(Updates prices beginning in the second paragraph.)
Feb. 23 (Bloomberg) -- Volatility of currencies of Group of Seven nations fell to lowest level since August 2008 amid optimism the global economy is improving, giving investors more confidence to buy assets that appreciate in periods of growth.
Implied volatility of three-month options on Group of Seven currencies as tracked by the JPMorgan G7 Volatility Index fell as low as 9.76 percent today, the least since Aug. 8, 2008, as options traders scale back risk of large exchange rate swings. Lower volatility makes investments in currencies with higher benchmark lending rates more attractive because the risk in such trades is that market moves will erase profits.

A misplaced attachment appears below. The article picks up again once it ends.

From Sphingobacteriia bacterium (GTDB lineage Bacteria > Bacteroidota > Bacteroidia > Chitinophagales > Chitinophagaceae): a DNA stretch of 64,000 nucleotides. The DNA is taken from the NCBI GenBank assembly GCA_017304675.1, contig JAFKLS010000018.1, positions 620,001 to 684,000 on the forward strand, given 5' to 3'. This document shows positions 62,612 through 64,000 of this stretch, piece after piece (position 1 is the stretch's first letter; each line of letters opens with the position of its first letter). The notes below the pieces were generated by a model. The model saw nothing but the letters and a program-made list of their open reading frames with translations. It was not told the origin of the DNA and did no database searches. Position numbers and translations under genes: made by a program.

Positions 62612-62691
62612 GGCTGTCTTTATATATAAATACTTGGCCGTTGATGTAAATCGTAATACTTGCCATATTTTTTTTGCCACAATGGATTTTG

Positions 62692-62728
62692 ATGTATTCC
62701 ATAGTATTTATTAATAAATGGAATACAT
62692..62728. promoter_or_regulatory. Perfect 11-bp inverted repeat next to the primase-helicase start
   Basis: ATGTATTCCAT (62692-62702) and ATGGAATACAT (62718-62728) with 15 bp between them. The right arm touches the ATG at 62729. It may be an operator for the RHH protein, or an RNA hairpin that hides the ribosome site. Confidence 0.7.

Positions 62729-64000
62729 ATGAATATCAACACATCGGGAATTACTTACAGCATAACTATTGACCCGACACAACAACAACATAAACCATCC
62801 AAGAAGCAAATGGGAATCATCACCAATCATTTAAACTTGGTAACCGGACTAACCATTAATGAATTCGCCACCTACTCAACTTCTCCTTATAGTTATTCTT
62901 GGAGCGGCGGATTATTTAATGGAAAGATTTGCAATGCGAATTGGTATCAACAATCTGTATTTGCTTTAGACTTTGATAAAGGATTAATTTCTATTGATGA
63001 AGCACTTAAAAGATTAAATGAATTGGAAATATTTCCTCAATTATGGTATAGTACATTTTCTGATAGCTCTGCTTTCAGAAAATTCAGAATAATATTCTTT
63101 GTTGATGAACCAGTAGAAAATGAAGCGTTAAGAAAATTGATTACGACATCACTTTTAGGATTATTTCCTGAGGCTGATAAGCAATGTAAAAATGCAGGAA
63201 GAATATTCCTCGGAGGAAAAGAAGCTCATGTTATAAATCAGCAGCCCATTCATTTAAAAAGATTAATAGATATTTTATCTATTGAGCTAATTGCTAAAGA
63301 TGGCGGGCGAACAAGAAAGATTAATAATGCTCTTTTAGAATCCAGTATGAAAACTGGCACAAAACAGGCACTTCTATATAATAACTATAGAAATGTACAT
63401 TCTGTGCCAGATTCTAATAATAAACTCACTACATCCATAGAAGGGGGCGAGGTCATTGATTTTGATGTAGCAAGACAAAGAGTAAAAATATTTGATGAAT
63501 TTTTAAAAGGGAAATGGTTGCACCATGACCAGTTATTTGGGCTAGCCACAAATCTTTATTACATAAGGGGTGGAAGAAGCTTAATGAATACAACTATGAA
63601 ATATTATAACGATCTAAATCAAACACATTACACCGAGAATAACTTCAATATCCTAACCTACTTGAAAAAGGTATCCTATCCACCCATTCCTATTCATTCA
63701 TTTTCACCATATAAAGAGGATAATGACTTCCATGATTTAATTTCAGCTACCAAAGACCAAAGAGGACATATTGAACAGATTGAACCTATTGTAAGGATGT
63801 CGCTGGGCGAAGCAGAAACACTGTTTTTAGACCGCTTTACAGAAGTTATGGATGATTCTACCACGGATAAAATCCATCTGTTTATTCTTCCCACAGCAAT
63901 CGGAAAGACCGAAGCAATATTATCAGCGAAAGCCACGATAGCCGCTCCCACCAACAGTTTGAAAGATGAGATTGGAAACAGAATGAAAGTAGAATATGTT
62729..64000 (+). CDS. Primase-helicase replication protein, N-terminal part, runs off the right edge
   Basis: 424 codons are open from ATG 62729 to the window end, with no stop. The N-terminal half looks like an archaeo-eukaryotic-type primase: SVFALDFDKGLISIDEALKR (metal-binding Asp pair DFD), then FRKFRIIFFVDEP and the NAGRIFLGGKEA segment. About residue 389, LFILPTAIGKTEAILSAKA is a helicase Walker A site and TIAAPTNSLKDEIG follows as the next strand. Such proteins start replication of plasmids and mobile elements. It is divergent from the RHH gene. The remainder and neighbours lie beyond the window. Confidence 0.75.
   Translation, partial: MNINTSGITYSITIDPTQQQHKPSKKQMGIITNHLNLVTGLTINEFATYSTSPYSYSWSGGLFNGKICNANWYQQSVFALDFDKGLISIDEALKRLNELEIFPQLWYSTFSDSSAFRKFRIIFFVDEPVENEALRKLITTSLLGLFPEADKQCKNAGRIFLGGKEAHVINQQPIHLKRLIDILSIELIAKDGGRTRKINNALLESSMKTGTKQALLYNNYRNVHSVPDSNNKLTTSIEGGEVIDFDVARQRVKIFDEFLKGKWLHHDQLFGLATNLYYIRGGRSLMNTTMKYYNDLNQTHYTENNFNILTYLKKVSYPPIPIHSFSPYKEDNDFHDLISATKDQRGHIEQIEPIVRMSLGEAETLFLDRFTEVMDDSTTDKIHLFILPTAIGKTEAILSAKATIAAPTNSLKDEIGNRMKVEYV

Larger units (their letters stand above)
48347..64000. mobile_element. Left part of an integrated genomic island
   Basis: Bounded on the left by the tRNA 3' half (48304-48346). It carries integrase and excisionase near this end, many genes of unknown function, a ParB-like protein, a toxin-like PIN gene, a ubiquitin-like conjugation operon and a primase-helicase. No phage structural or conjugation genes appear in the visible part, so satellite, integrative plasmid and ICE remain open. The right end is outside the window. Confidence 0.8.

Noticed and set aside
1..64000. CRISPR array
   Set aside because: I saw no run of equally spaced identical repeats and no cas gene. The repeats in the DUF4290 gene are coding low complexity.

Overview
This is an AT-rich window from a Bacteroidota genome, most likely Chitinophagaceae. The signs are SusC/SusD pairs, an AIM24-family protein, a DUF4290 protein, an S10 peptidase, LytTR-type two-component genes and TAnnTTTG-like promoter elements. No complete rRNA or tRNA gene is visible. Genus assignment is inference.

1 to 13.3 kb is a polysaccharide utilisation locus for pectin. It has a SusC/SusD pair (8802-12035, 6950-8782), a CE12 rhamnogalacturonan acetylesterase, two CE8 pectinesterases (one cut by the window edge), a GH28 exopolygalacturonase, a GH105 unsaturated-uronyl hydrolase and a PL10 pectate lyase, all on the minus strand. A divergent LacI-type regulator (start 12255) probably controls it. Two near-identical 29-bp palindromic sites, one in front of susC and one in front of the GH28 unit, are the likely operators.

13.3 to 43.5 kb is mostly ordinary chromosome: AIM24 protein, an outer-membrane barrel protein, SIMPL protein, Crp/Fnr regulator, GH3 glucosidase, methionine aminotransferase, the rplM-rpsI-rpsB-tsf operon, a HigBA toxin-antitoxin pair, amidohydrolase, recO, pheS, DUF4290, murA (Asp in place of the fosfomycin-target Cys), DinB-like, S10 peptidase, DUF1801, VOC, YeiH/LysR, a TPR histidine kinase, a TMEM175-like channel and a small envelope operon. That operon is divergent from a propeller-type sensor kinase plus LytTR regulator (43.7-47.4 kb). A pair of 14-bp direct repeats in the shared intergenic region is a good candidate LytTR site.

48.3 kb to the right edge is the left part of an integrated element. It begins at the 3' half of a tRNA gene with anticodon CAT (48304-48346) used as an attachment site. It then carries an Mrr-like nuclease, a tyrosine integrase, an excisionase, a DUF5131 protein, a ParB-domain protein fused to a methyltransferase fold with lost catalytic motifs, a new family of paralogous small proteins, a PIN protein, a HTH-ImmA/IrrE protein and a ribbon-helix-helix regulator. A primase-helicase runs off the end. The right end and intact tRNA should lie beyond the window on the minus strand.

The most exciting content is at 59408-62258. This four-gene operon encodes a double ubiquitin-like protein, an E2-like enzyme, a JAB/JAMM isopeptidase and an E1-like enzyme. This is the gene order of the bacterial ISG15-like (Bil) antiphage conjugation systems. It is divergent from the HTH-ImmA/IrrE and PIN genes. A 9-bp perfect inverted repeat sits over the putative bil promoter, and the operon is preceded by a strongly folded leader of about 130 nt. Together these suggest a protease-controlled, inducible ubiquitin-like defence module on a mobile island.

The dollar and the Japanese yen added to losses against a majority of their major counterparts today after reports showed U.S. jobless claims held at a four-year low and German business confidence rose to the highest level in seven months. Investors are selling currencies of countries with near-zero interest rates to buy higher-yielding assets.
“Volatility is coming down and we are seeing increased risk taking based on having no bad news recently and good news slowly trickling in,” said Fabian Eliasson, head of U.S. currency sales at Mizuho Financial Group Inc. in New York. “The U.S. has had decent economic numbers for a while now and Europe is not sinking through the mud.”
The real of Brazil, where benchmark interest rates are 10.5 percent, has gained 14 percent versus the yen this year. Mexico’s peso has advanced 13 percent. Borrowing in yen to buy higher-yielding currencies has returned 6.7 percent since December, according to the UBS AG V24 Carry Index.
--With assistance from David Goodman in London. Editors: Dave Liedtka, Dennis Fitzgerald
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